By the time Spokane’s new library director finishes story time with his kids, he rarely has time for pleasure reading.
He has four kids, after all.
Andrew Chanse, who started work as the new director of the Spokane Public Library on May 13, spent the first 18 years of his life in a small town in upstate New York. He earned degrees at Arizona State University, then the University of Arizona, and stayed in Arizona where he began his career as a librarian. Before being selected to lead Spokane’s library, he was the innovations and strategies administrator for the Maricopa County Library District near Phoenix.
Only two weeks on the job, Chanse, who will turn 36 next week, has embraced the move to the Northwest.
The shorter commute, moderate temperatures, real summer camp options for the kids, lovely parks – it all makes for an improved standard of living, he says.
He sat down this week to talk about the library and his experiences and his new life in Spokane.
Q.Could someone who knew you in high school guess that you would become a librarian?
A.I was pretty studious in school. So, if you were to take it from there, then yes. But I wasn’t a big reader in school and usually you’re associating reading with librarianship. I was academically well-rounded, but I really didn’t discover books until college.
Q.What turned you on to books?
A.It was a love of having conversation about writing with friends. It was a way for me to connect with people. I was turned on to a lot of the beat writing in college and it grew from there.
Q.Were you eager to leave small-town New York?
A.Yes. I was eager to see what else was out there. I guess I picked a pretty extreme choice of 3,000 miles away and a completely different climate. But I did miss the small-town cohesiveness and community as I grew older. That’s part of the reason for moving here.
Q.What are your initial impressions of the Spokane Public Library?
A.It’s a really dedicated staff that have really invested in providing great library services to the community, and I hope to continue that and adapt to changing societies and changing role of libraries and move forward as much as we can.
Q.What needs improvement?
A.Sustainable funding is going to be the big challenge. We had great support from the community with the passing of the library levy. As we move forward we’re going to continue to engage the community as far as what their needs are.
Q.Is your relatively young age a challenge in leading a large institution like this?
A.Librarianship, by and large, there’s a lot of older folks that have those jobs. It’s a situation that I’m familiar with. It’s a situation that I’ve been successful with in the past. So it’s not really a concern to me.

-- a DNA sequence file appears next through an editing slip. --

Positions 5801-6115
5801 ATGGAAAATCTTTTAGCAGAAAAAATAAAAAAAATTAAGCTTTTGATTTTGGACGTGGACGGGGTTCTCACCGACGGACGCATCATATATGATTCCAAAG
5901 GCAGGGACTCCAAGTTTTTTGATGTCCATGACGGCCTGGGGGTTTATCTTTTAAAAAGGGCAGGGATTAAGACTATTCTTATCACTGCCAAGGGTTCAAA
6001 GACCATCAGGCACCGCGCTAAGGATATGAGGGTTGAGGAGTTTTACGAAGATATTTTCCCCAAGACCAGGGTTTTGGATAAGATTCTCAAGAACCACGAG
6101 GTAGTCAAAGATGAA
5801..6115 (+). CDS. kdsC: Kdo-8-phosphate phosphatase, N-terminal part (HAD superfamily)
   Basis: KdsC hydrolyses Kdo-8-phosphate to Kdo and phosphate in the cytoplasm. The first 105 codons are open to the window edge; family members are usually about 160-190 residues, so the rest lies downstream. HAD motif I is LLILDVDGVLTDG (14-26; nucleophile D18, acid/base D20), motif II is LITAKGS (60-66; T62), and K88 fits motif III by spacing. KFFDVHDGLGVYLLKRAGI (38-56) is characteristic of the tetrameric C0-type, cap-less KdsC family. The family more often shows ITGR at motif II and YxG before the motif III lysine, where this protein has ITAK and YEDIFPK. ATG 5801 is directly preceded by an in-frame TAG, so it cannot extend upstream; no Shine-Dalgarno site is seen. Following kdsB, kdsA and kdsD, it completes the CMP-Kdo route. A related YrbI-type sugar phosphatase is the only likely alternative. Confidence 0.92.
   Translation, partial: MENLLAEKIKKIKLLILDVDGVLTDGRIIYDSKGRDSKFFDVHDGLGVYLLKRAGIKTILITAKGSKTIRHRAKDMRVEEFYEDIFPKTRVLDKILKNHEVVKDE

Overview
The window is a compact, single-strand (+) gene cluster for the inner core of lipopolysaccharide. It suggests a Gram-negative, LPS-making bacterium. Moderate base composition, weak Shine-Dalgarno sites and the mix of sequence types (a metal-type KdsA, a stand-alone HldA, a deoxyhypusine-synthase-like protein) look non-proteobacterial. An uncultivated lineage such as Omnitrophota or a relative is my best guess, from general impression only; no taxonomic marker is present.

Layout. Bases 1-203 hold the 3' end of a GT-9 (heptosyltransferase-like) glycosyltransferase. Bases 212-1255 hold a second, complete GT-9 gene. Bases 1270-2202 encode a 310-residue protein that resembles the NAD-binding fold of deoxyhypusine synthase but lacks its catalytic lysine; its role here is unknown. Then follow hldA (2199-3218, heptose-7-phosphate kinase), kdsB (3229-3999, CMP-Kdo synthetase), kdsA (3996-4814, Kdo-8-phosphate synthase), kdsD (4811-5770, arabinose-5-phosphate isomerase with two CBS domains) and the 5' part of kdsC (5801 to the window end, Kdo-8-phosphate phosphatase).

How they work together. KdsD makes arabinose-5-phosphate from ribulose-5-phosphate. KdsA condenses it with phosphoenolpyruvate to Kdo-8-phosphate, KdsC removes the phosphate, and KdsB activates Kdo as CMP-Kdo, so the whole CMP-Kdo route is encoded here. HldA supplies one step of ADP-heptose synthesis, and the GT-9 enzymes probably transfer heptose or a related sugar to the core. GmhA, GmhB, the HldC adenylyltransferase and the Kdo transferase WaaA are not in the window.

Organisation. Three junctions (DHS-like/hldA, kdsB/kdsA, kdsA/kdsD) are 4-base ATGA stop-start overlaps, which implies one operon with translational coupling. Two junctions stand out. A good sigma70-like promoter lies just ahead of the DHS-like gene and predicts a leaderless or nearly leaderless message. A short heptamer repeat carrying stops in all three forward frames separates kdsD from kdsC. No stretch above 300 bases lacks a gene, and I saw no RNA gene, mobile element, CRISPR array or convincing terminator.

Q.Late last year City Councilman Mike Fagan questioned the need for library programs such as story time, genealogy and the presentation of films. Do you think libraries should provide story time?
A.It is an essential service that libraries offer. Early literacy is essential for the development of a child. That’s one of those things that story time provides. It provides a place where parents can see model behavior of interacting with a child with a book, plain and simple.
Q.You have four kids. How do you balance family life with work?
A.It’s always a work in progress. My wife doesn’t work, so she stays at home with the kids. We do home-school, so they do get a lot of parent interaction. When I come home, it’s father-son time and it’s play time and that’s what I can turn to to recharge. I think I have a pretty good balance with that. At the same time, you’ve got to take time for yourself, so I run at least three or four times a week, listen to music and clear my head, whenever I feel that’s necessary. But it is difficult.
Q.Do you have a favorite author?
A.I have a lot of favorite authors.
Q.Name a few on your favorite list.
A.Michael Burkard, he’s an American poet. Robert Creeley, again, an American poet. As far as fiction goes, I would have to say Jonathan Lethem is a favorite of mine, just because he tends to change things up a bit. … I was reading somewhere that engineers and scientists, if they get into reading for pleasure, a lot of them will tend to read poetry because it can turn out to be a puzzle that you have to interpret. It’s a challenge. That’s what I like about it.
Q.Do you read every night before you go to bed?
A.With the kids, yes.
Q.How about yourself?
A.By the end of the day, I’m usually drained. It’s hard to fit in that pleasure reading. For me to recharge at this point, maybe when we settle down that will change – I get more out of running at this point.
Q.How do you manage bedtime story time with your kids?